Just a day after North Korean apologists took to the streets in Washington, D.C. for May Day, Vox asserted the North Korean economy is “doing pretty well.”
In an article originally titled, “Turns out North Korea’s economy is actually doing pretty well,” Zeeshan Aleem wrote about North Korea’s economic growth—despite international sanctions.
Aleem cited a New York Times article about how North Korea’s economy is allegedly growing at a rate from one to five percent, despite the country remaining “deeply impoverished.”
In Aleem’s piece, he similarly notes the living conditions for most North Koreans is “nightmarish”:
None of this is to say that the quality of life in North Korea for many is anything other than nightmarish. Food shortages are rampant, and the economy is far from self-sufficient: About 70 percent of the population relies on food aid, and 40 percent of the country is malnourished, according to the United Nations.
Aleem specifically names a “rise of a merchant class and a vibrant black market” as the primary cause for economic growth. Aleem mentions smugglers who bring in pirated copies of movies and people who own cell phones, along with the growth of government-approved shopping malls and the existence of Coke products.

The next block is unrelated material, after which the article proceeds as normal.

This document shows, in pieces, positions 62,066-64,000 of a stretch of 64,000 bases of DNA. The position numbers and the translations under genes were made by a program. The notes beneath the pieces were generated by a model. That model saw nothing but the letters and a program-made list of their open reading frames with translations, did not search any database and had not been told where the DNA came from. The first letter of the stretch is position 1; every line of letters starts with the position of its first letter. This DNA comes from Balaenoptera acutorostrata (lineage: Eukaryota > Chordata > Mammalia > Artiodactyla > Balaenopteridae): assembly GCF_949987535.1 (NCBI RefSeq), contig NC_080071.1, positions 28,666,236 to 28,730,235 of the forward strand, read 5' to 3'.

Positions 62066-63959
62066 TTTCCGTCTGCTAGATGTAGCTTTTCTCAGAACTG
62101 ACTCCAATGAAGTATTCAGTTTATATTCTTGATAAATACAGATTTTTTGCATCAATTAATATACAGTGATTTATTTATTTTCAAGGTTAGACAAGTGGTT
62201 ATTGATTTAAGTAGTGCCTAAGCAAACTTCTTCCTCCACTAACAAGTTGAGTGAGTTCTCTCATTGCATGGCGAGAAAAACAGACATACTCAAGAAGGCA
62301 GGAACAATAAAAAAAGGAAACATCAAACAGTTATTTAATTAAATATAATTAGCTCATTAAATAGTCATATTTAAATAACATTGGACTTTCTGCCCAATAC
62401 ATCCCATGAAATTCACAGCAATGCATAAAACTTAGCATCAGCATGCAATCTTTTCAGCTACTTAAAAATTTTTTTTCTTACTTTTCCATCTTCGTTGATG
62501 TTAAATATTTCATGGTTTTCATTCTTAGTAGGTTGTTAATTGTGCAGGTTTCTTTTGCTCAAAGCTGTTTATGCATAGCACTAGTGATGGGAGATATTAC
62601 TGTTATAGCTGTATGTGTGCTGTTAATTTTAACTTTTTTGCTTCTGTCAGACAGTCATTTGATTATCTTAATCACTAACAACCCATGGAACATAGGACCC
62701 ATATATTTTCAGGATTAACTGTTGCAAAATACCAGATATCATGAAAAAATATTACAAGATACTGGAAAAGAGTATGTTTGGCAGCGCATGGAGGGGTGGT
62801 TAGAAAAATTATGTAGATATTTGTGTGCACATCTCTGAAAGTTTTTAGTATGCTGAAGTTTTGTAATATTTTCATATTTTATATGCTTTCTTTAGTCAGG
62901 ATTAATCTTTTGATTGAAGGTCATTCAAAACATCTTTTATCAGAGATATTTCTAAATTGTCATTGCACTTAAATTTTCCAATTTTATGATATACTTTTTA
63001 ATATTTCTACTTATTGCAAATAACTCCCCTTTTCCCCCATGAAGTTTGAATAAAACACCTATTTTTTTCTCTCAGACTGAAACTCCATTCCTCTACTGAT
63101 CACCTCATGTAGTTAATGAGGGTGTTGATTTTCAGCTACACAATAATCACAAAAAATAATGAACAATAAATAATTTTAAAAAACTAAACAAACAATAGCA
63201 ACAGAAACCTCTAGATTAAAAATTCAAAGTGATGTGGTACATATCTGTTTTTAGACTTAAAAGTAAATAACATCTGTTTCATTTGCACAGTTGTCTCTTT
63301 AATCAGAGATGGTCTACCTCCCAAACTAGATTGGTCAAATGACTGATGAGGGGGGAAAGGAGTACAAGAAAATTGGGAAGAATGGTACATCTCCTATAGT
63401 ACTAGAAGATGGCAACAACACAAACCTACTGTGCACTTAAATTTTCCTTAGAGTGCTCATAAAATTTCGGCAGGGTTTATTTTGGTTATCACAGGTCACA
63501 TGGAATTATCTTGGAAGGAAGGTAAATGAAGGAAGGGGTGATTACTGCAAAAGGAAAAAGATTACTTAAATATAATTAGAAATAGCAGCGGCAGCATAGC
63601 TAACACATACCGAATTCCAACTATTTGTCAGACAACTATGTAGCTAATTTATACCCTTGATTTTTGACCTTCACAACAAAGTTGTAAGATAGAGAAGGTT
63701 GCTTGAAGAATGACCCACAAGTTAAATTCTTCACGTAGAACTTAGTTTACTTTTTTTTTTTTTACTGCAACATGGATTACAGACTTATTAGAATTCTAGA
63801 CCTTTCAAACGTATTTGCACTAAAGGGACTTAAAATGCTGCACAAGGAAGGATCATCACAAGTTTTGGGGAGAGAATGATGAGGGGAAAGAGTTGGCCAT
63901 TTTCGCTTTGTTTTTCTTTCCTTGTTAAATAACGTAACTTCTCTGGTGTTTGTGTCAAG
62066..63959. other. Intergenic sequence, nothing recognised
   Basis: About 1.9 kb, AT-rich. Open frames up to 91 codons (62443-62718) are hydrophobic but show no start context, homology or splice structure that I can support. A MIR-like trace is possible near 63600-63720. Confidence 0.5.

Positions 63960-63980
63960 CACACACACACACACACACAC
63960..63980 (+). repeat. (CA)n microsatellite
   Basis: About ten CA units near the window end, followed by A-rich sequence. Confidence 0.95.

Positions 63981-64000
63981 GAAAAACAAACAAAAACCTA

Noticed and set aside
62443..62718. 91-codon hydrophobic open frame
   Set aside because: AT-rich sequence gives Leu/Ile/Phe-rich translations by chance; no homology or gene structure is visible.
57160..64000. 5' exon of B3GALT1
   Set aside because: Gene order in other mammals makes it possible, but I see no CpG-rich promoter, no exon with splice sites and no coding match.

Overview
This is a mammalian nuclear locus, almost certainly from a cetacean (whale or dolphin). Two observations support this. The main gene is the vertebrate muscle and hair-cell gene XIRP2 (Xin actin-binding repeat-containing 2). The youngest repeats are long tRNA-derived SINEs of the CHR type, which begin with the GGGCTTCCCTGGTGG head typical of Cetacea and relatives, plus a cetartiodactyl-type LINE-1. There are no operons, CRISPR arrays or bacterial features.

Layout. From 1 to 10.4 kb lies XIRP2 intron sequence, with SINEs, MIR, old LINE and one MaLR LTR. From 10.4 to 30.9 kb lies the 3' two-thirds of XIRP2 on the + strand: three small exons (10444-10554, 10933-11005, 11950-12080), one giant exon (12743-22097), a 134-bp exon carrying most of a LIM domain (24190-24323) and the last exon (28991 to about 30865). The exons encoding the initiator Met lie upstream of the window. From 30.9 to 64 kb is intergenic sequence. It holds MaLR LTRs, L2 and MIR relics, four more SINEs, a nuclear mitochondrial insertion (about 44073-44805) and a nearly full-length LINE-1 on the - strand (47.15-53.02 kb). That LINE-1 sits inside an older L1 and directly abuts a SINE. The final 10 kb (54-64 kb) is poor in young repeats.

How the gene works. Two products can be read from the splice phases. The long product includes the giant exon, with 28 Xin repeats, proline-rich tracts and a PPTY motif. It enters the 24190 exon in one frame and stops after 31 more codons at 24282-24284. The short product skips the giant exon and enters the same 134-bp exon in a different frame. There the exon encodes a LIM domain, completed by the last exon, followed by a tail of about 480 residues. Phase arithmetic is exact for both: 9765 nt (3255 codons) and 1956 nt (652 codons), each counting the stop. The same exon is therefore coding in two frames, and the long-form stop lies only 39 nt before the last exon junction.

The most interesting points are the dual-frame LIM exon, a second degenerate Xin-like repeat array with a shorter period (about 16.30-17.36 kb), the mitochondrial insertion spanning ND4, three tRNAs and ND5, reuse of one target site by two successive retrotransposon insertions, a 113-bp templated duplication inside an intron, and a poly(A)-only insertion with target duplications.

Unlike the original headline of Aleem’s article, however, the headline of the New York Times’ piece makes no mistake that the growth of the North Korean economy is because of Kim Jong-Un’s slipping grip on the economy.
In fact, the New York Times piece also notes that the increase in those shopping malls is for those who are “under the protection of ruling party officials.” It even says “Reliable economic data is scarce.”
When Vox shared the article on Twitter, they copied the original—yet incredibly misleading—headline of the article.
After receiving backlash for the notion that North Korea is “actually doing pretty well,” without issuing a correction or an update, Vox changed the headline to a more accurate headline: “The North Korean economy is actually growing despite sanctions.”
Mentioning sanctions as the mere cause of North Korea’s economic strife, however, is still inaccurate. North Korea is a government that, with the exception of the growing underground economy, controls the daily economic lives of its citizens. North Korea’s government also controls the country’s media consumption and throws dissenters in internment camps.
To simply call sanctions the root cause of North Korea’s economic ills shows an ignorance of North Korea’s controlled economy. To say North Korea’s economy is simply “doing well” is so turning a blind eye to the struggle of the North Koreans who are suffering every day.
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